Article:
Little Green Heron by Nancy Baur - http://www.duxdekes.com/kits.html
I’ve been struggling lately, and on several fronts. First, there’s my blogging-block, or more accurately my general literary lethargy. When I called a wrap to Up Fanno Creek last October, I just sort of collapsed. I stopped pounding on the keyboard, stopped conceptualizing possibilities, stopped pretty much everything related to writing. Much as I love it, writing at any level is a real psychological challenge for me. Part of it stems from being so insecure that the process of putting together even the simplest post makes me a nervous wreck for at least a couple days.
Another problem with writing is the level of intensity involved. I’m generally unable to write without investing a sizeable amount of intellectual and/or spiritual capital into the process. As a result, writing is an exhausting and rarely satisfying process. On the other hand, I am driven to do it, just as I once was (and am again) driven to take photographs. I don’t understand it, can’t explain it, and only mention it here because periodically the weight of doing either sits so heavily on my shoulders that the only way to get free of the crushing burden is to write and shoot. I’ve been doing way too little of both lately.
On a different but somewhat related front, I’ve also been struggling with my role as “environmental activist.” Just the mere fact that I feel compelled to put that title in quotations says a lot about how conflicted I am about the work I’ve been doing for the last few years. Apparently I am destined to continue doing that kind of work for the foreseeable future. See that beautiful sculpture up there at the beginning of this post? I received this wonderful thing from the Tualatin Riverkeepers back in April. It’s is called the “Green Heron Award,” and it came my way by virtue of contributions I’ve made in the past few years “that have helped protect and restore the Tualatin River System.”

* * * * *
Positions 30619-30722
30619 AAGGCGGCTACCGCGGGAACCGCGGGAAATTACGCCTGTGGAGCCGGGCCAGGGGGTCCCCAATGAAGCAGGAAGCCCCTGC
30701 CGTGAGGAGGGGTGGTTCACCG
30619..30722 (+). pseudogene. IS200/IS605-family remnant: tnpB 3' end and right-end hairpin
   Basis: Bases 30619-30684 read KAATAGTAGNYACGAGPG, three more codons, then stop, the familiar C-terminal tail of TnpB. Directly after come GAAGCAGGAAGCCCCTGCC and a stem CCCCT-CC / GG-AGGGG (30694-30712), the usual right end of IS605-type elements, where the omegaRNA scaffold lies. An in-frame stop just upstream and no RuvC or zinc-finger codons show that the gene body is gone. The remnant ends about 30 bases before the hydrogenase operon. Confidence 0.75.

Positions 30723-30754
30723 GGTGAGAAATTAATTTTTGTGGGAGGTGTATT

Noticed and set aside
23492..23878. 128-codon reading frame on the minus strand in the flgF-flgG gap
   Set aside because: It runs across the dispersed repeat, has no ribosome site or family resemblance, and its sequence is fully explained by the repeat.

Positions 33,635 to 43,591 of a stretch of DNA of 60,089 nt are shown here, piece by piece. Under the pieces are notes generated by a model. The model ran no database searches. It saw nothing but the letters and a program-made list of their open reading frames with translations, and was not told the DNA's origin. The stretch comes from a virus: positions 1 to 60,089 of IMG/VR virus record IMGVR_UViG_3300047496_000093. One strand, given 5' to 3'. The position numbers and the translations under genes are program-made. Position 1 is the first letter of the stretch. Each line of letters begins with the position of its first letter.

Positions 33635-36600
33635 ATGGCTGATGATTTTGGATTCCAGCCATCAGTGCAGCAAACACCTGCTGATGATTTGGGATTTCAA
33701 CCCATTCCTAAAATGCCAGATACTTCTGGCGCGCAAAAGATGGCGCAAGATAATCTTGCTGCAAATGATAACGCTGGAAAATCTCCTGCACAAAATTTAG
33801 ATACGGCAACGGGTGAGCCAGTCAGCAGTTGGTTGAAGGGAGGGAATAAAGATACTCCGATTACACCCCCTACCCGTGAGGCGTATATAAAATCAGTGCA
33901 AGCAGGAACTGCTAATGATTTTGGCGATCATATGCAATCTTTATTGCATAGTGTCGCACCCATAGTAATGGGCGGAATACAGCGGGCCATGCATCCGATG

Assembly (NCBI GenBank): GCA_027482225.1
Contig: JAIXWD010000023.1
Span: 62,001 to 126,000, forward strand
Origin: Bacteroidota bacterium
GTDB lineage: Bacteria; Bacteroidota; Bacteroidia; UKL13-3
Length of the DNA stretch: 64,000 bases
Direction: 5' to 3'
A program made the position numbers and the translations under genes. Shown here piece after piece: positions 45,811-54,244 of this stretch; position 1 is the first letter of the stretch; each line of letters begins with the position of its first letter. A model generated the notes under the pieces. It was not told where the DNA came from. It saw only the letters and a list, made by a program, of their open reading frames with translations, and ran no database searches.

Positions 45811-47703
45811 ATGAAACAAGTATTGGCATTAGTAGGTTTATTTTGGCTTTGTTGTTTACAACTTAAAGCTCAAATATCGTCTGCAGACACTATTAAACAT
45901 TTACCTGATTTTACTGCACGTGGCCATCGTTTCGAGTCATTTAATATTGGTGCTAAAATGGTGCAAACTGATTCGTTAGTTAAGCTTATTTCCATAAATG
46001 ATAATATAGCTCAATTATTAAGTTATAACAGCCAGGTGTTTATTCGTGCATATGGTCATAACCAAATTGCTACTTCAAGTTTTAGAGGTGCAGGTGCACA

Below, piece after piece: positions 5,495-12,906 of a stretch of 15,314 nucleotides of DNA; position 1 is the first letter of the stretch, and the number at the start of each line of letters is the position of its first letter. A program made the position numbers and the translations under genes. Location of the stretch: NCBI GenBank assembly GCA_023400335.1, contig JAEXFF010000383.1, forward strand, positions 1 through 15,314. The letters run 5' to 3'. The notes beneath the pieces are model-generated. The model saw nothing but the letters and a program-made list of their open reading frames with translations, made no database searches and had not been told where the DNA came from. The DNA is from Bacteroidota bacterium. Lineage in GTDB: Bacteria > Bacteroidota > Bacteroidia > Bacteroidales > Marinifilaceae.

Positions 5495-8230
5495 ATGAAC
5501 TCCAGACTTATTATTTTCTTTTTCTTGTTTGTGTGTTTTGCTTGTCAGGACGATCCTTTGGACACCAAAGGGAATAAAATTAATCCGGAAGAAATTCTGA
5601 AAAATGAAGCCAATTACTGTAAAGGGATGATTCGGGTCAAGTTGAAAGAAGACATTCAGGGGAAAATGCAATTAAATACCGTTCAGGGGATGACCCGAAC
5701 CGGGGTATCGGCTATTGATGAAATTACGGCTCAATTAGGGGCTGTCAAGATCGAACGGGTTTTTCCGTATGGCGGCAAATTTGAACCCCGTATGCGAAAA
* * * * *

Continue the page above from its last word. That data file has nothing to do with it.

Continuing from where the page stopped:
When my buddy Brian Wegener was making the presentation, he voiced the hope that I might keep making those kinds of contributions in the future. That’s been my own expectation as well; but at the moment I am not exactly sure how – or even to what extent – I will proceed to live up to my own expectations, much less anyone else’s. And part of that problem is, I’m not sure what those expectations actually are. What’s my proper role? I mean, there are so many things out there, environmental and otherwise, that need tending to, I hardly know where to begin. What can I bring to the party? How will what I do move the pile in a desirable direction? What pile? What direction? Where should I focus my few physical, psychological and monetary assets?
When I began work on Up Fanno Creek I developed a plan I was able to follow all the way through the entire process. It was simple and direct and, in the end, got me to where I initially intended to go. Think I’ll spend the next few days working on a new one I can use to manage whatever is going to be Act II of my new career as an environmental activist.